Tuesday, 12 May 2009

Follow Up To "El Morados Viejos"

The plate above is of my own construction, used as a painting guide, and derived from several sources. The standards may be scaled to correct size and printed for your personal use. The field sign, or distinctive cravatte on the standards would have been solid red at this period, and similar to the French white cravatte in design.

The Morados Viejos, or "Old Purples", originated in 1632 as the Tercio de Sevilla, or Regiment of Seville, and was the oldest "standing" Tercio in service during our time period. According to most of the sources I can find, the uniform shown above would have remained correct through at least 1707 with the following changes: (1) sometime after 1682 the distinctive Spanish "false lapel" would have disappeared and the coat would have appeared as the reenactor's shown in Ralphus' earlier post, although how soon this change took effect is not known; (2) also after 1682 the breeches would have changed to red in color, again as shown by the reenactors, and; (3) again after 1682, the cuffs would have been lowered to slightly above the wrist, in "the French Fashion".

In 1701 the Morados Viejos, now officially known as the "Tercio Viejo de los Morados", was summoned to Barcelona by Philip V to become the core of a new permanent division of 6,000 Spanish "modern" infantry. In 1707, by Royal decree, their uniforms were changed to the later Spanish "white" coats and breeches with red distinctions (pockets, cuffs), and the name was changed to the Regiment de Castilla. Their standards would have changed at that time as well to the "new" pattern decreed by Philip V.

Sources for this article include: "The Spanish 'Tercios' 1525-1700" by Dr. Pierre Picouet, "The Spanish Army of Philip V", 2nd edition, by James Hinds and published and edited by Pat Condray (Editions Brokaw), and the web site "Historia de la Infanteria de Española".



Dave Hudson said...

Again thank you for posting more info on this regiment, i will definately be raising a unit for my25mm wargames army as we are branching out into the Iberian theatre of WSS. Do you have any info on the actions fought by this unit during the WSS? Or even better could you direct me to any sources for order of battles etc for the Iberian operations? thanks again for an informative and stimulating blog. Dave.

Corporal_Trim said...

Good stuff, Bill. Always nice to see more on the neglected Spanish.


Sir William the Aged said...


If you will see my revised post on the Old Purples, re: the Regiment Castilla, and follow the link it will take you to a Google translation of the "History of the Spanish Infantry". I warn you now, you will have to go through about 3 layers of "pop-ups" to get to the actual unit history, but you can do this for each of the Spanish Infantry regiments on the 1707 list by clicking on the regiment's "new" name (the "old" name is also shown for reference).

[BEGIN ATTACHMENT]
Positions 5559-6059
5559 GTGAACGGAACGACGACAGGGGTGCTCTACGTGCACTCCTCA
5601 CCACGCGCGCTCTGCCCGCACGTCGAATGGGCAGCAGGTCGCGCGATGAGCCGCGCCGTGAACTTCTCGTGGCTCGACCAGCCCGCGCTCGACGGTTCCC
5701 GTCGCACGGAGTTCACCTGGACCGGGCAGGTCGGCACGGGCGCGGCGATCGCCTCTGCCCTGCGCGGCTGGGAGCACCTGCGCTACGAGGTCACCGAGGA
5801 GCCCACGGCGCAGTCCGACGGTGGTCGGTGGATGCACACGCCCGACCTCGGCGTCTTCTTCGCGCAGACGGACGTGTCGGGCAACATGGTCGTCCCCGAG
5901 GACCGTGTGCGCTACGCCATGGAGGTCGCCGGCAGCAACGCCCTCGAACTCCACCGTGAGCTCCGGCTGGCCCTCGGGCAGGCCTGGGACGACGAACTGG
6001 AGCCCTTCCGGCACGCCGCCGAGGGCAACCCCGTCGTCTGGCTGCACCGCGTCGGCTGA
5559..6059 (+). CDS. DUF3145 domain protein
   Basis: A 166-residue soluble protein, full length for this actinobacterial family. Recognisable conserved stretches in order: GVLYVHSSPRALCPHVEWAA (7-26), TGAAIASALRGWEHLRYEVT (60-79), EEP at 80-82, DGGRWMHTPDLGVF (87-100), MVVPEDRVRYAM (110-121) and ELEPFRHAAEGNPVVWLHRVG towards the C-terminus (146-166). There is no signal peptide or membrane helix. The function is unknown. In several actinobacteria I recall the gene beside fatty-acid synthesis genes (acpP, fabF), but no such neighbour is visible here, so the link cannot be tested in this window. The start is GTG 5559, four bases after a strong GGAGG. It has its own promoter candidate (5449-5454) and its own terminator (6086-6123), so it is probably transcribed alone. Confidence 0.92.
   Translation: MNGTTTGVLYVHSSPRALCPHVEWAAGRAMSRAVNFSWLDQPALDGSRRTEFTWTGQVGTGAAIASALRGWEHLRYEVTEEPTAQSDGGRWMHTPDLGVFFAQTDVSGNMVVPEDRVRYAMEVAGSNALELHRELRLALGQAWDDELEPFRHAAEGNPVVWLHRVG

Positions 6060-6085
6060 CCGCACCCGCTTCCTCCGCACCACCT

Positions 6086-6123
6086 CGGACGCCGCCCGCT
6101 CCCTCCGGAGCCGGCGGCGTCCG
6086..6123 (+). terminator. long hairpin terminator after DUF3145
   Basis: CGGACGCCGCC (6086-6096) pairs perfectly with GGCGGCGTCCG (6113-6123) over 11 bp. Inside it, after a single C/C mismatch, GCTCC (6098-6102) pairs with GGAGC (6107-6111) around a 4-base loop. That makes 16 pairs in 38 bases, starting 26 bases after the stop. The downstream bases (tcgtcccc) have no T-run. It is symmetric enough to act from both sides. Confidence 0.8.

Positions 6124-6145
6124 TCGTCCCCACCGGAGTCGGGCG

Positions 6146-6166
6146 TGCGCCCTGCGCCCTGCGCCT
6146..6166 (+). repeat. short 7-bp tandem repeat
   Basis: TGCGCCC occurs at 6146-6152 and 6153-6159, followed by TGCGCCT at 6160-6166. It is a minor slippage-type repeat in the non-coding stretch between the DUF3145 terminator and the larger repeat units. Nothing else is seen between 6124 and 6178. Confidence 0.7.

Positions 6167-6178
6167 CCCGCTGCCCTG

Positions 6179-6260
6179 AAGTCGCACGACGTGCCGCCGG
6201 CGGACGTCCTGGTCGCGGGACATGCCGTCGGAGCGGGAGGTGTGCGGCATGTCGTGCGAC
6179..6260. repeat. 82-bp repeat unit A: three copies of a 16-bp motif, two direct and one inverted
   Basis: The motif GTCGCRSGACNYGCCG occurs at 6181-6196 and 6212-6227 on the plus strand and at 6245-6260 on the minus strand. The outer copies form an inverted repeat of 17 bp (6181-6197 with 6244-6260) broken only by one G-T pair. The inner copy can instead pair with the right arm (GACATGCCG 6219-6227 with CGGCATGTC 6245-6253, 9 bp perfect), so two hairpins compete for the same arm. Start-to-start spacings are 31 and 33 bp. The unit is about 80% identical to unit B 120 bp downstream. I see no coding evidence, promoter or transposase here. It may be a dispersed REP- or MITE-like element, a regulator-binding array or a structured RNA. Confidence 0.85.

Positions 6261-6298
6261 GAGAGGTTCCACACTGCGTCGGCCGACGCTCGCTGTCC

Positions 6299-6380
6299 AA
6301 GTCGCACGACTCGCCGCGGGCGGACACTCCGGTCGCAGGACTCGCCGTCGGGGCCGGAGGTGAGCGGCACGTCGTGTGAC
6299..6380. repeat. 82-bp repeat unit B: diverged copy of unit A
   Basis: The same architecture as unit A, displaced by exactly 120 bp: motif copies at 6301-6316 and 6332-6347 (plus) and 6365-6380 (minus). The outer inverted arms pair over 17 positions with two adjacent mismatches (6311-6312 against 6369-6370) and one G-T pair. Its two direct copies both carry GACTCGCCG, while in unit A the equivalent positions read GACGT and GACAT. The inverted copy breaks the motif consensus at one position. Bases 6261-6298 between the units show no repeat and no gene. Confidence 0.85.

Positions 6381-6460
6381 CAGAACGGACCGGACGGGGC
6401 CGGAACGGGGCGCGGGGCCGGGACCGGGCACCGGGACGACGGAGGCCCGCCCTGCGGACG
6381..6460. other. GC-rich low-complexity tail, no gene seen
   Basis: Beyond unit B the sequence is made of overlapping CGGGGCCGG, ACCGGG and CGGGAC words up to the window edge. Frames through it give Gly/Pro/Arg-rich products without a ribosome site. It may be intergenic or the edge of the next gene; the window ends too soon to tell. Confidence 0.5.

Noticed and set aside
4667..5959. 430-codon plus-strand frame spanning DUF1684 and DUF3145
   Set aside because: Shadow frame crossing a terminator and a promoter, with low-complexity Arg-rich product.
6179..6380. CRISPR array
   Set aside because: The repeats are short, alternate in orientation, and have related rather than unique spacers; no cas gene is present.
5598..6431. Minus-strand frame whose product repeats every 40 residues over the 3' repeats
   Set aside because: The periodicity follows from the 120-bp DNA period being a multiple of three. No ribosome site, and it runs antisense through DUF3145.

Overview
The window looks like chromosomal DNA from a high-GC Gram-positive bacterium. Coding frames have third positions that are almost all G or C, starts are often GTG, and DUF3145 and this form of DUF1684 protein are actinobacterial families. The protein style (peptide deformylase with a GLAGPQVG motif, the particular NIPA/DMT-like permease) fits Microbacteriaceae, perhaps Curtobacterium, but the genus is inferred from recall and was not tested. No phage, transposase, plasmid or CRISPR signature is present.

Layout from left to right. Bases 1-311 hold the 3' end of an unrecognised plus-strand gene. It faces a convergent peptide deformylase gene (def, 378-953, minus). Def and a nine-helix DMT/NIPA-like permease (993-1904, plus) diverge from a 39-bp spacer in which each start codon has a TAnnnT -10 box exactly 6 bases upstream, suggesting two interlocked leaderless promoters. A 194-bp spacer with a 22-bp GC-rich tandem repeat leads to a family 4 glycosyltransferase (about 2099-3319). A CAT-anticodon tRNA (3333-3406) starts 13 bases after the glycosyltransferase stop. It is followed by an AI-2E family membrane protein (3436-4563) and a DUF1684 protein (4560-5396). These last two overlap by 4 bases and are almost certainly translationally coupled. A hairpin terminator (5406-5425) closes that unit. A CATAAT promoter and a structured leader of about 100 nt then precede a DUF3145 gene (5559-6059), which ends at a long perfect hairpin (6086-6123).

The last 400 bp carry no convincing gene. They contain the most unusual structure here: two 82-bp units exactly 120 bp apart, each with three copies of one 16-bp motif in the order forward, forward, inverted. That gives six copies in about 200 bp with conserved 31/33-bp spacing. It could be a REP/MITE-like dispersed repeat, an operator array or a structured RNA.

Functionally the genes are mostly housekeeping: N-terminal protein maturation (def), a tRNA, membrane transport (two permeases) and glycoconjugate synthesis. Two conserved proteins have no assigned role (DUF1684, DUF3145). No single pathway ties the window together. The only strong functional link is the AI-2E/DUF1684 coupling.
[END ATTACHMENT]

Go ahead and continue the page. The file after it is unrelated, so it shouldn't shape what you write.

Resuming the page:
Once you get to the individual unit's history, near the bottom of the page is a list, by historical period, of the unit's major actions. In the case of the Morados Viejos, or Regiment de Castilla, we find the following for the period :

"War with France" (1674-1694); Victoria Petrus, action Espolla, Camprodón, site Rosas, Ter battle and surrender of Gerona.

"War in Africa" (1695-1697), emphasizes the defense of Ceuta.

"War of Succession" (1704-1714); Action Porto, Valencia defense acanthus, site Elche, battle of Almansa sites Alcira, Játiva, Denia. Battle Balanguer, Peñalba, Saragossa and Brihuega. Miravete blockade and siege of Barcelona.

No doubt the english translations are a bit "off", but by moving your cursor over the selected text you can also see the original spanish text, which may be better in some cases. Except for their brief 2-year stint in "Africa", they appear to have been quite active throughout the period with some very prominent battles and sieges mentioned.

I'm still "digging" through sites suggested by Dr. Picouet to find better OoB's for the major actions. Unfortunately, my local library isn't the most reliable at getting me foreign texts like those mentioned in the bibliography (and with my poor spanish, I'd be lost anyways), so I'm somewhat dependant on the net.


Anonymous said...

Can you activate the trackback, please? I would like to link this post from my blog. Thank you.

member of Catalonia General Deputation Line Inf. Reg., 1705-1714

Sir William the Aged said...


Bienvenudo amigo. I'm not sure exactly what you mean by "activate the trackback"? You can always click on the title of my post, which brings it up as a separate page URL, then copy and paste this link into the Links section of your blog. By the way, what is the name of your blog? I would very much like to follow it if it offers more sources on the Spanish of this era.


Anonymous said...


The trackback lets you see which blogs are linked with your post (I think so).
In your blog panel, in the settings, menu comments, you can activate the trackback (perhaps "entrant links"?).
I just do it you say and I can link your post. Thank you.
"My" blog belongs to association Miquelets de Catalunya and is started two weeks ago. It is very poor at this moment, as my english, in fact. The blog presents in catalan, but you can use the Google tranlater in the side bar.
URL: http://altacorn.blogspot.com